Sandhill Cranes
December 2003
By Michael Ellis

Every December for the past two decades I have made a pilgrimage to my very own Mecca. The holiday or should I say it correctly – “Holy Day” – season is not complete unless I have spent at least a couple of weekends leading trips in the northern Sacramento Valley. Immediately adjacent to the thousands of vehicles streaming along Interstate 5, are uncountable numbers of birds. They have escaped the harsh winters of the far north and are feeding, flocking, flying, and at least in the case of the ducks, finding mates.

It is easy to see a half a million birds in one day! But my winter foray is not complete until I hear the call of the sandhill cranes. These skinny, four feet tall gangly birds are one my favorites. There are 6 races of this bird in North America and in California we can see both the lesser and the Greater sandhill crane. There are 15 different kinds of cranes in the world and nearly all of them are threatened with extinction. The Japanese revere the crane as a symbol of good fortune and long life. In ancient Greece they were considered messengers from the gods and humans imitated the dance of the cranes as a tribute to Apollo.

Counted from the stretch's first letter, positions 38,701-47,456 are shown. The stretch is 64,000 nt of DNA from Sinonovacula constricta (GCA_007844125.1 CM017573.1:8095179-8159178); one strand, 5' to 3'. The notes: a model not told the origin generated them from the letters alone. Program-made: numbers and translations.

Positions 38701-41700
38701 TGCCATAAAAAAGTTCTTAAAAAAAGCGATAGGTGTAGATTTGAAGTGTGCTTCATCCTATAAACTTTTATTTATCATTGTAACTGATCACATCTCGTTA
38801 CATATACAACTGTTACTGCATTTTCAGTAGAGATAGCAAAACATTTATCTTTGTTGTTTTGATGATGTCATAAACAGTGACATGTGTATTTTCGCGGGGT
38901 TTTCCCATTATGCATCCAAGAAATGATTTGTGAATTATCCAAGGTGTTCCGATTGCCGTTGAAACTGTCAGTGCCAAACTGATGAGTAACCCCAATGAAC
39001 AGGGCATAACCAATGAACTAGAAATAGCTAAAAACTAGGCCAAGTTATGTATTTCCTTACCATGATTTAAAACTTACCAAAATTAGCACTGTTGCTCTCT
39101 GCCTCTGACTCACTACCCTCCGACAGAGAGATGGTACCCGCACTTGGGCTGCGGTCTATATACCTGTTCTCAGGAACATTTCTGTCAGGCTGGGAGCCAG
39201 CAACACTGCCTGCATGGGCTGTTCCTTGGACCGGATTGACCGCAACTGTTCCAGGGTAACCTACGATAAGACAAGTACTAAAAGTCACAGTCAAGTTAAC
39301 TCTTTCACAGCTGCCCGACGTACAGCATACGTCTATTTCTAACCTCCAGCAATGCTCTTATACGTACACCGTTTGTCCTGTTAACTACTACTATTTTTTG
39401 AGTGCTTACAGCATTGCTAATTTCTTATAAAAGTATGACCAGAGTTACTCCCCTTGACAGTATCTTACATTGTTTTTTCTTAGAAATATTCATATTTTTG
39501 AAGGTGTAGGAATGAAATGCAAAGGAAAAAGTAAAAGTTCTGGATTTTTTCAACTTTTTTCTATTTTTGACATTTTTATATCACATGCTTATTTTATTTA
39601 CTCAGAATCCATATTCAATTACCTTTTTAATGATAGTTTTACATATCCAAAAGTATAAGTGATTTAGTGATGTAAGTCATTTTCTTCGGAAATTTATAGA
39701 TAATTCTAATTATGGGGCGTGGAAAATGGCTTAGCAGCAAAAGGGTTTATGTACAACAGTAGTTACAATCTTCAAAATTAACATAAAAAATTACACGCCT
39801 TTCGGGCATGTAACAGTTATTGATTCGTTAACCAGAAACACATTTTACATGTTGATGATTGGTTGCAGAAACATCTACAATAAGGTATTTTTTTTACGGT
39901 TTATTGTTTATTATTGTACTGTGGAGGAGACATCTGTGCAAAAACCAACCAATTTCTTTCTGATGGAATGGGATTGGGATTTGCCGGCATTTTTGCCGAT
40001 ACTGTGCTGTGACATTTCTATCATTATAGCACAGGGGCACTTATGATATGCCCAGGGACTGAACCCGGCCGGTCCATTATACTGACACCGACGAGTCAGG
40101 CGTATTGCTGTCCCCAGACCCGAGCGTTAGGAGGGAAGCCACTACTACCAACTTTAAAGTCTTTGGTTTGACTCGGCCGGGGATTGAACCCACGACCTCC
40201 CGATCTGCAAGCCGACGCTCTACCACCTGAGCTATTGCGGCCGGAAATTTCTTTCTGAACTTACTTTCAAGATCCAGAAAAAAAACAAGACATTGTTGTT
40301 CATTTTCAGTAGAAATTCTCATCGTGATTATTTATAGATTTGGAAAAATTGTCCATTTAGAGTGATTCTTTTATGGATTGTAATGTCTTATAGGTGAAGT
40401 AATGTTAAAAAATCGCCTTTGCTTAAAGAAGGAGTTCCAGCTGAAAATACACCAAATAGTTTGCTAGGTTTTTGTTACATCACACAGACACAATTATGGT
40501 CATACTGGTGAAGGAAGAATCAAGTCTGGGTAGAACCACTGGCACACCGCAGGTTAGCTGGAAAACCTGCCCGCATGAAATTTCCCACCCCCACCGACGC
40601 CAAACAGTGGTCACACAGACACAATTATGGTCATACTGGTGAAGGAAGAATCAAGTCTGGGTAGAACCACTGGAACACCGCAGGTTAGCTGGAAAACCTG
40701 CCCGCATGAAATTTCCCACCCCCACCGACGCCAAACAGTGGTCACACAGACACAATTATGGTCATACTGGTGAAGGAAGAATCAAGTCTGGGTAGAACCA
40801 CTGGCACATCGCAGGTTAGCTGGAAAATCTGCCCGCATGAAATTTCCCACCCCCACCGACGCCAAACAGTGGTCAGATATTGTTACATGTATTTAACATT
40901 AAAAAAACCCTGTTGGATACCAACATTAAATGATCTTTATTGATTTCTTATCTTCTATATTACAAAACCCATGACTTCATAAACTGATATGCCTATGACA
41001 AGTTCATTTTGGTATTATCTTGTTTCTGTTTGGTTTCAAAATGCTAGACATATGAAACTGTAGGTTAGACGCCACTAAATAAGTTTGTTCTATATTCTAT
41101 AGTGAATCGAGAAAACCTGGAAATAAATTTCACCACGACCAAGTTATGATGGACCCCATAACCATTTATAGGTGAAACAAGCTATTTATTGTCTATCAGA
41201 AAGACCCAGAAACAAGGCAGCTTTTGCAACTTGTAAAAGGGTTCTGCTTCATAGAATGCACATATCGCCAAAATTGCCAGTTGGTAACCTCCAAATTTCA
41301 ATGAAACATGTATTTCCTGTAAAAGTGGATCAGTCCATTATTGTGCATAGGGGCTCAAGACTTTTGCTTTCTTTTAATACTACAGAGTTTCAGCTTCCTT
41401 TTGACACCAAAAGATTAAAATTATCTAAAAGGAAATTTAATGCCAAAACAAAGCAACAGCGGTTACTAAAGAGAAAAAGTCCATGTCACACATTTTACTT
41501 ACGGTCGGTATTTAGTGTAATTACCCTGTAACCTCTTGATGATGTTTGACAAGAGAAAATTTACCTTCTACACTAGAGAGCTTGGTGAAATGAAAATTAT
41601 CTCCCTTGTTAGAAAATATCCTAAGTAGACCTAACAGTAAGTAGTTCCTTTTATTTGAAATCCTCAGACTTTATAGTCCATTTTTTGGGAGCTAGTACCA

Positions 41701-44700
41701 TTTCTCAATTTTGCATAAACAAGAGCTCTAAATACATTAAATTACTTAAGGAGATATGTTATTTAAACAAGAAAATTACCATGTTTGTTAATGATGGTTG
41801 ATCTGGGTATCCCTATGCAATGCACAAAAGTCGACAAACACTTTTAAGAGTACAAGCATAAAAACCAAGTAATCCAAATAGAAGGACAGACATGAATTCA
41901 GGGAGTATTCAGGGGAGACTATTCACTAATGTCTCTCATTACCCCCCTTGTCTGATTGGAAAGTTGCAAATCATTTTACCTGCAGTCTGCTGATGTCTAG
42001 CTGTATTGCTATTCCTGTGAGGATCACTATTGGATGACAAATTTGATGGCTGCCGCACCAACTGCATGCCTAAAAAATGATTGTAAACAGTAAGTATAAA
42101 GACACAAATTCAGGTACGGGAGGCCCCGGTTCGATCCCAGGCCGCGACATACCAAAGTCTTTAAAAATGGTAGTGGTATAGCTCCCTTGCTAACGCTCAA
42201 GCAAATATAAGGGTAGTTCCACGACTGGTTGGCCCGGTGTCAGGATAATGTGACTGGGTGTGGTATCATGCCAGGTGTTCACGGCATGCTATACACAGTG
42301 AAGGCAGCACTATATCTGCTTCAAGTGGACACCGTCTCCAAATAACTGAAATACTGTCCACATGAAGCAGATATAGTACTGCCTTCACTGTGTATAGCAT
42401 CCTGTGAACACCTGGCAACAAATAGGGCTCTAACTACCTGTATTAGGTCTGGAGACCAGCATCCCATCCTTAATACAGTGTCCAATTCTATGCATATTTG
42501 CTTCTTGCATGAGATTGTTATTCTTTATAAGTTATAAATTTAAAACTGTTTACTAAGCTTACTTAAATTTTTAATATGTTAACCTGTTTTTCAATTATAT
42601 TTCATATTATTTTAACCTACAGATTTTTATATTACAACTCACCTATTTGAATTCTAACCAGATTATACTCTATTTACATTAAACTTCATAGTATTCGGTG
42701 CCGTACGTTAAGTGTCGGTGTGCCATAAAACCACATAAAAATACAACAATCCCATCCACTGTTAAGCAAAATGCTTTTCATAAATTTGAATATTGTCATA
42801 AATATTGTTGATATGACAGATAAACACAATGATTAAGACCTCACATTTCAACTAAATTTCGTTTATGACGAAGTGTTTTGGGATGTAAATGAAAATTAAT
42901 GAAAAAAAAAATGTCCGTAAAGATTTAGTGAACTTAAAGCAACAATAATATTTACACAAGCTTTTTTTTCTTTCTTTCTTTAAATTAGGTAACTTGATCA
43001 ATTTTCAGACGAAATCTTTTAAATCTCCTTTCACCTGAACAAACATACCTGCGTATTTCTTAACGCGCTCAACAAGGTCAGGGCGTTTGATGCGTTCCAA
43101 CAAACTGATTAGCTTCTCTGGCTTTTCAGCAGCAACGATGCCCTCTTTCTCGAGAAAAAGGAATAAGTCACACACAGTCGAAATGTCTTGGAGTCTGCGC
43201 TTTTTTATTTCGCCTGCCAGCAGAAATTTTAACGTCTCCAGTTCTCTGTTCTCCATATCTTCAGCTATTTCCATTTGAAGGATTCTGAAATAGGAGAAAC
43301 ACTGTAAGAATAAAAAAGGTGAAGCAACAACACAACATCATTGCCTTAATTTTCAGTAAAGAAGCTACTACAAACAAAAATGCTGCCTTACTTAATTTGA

The closest and easiest place for Bay area dwellers to see Sandhill Cranes is over near Lodi, at the Woodbridge Ecological Reserve. There can be hundreds of cranes feeding in the dry fields. It is fun to watch them dance, awkwardly leaping high into the air, flapping their wings and going nowhere. The dance is associated with breeding and reinforcing the pair bond but in the winter it is just a way to blow off steam.

But the call, ahh the call. The sound can be heard for several miles. Cranes have a long convoluted trachea that is shaped like a French horn. The air sacs inside the breast of the bird act as a resonator, similar to the resonating board of a violin.

Aldo Leopard, an early conservationist, said it best “When we hear his call we hear no mere bird. We hear the trumpet in the orchestra of evolution. He is the symbol of our untamable past, of that incredible sweep of millennia which underlies and conditions the daily affairs of birds and men.”

This is Michael Ellis with a Perspective

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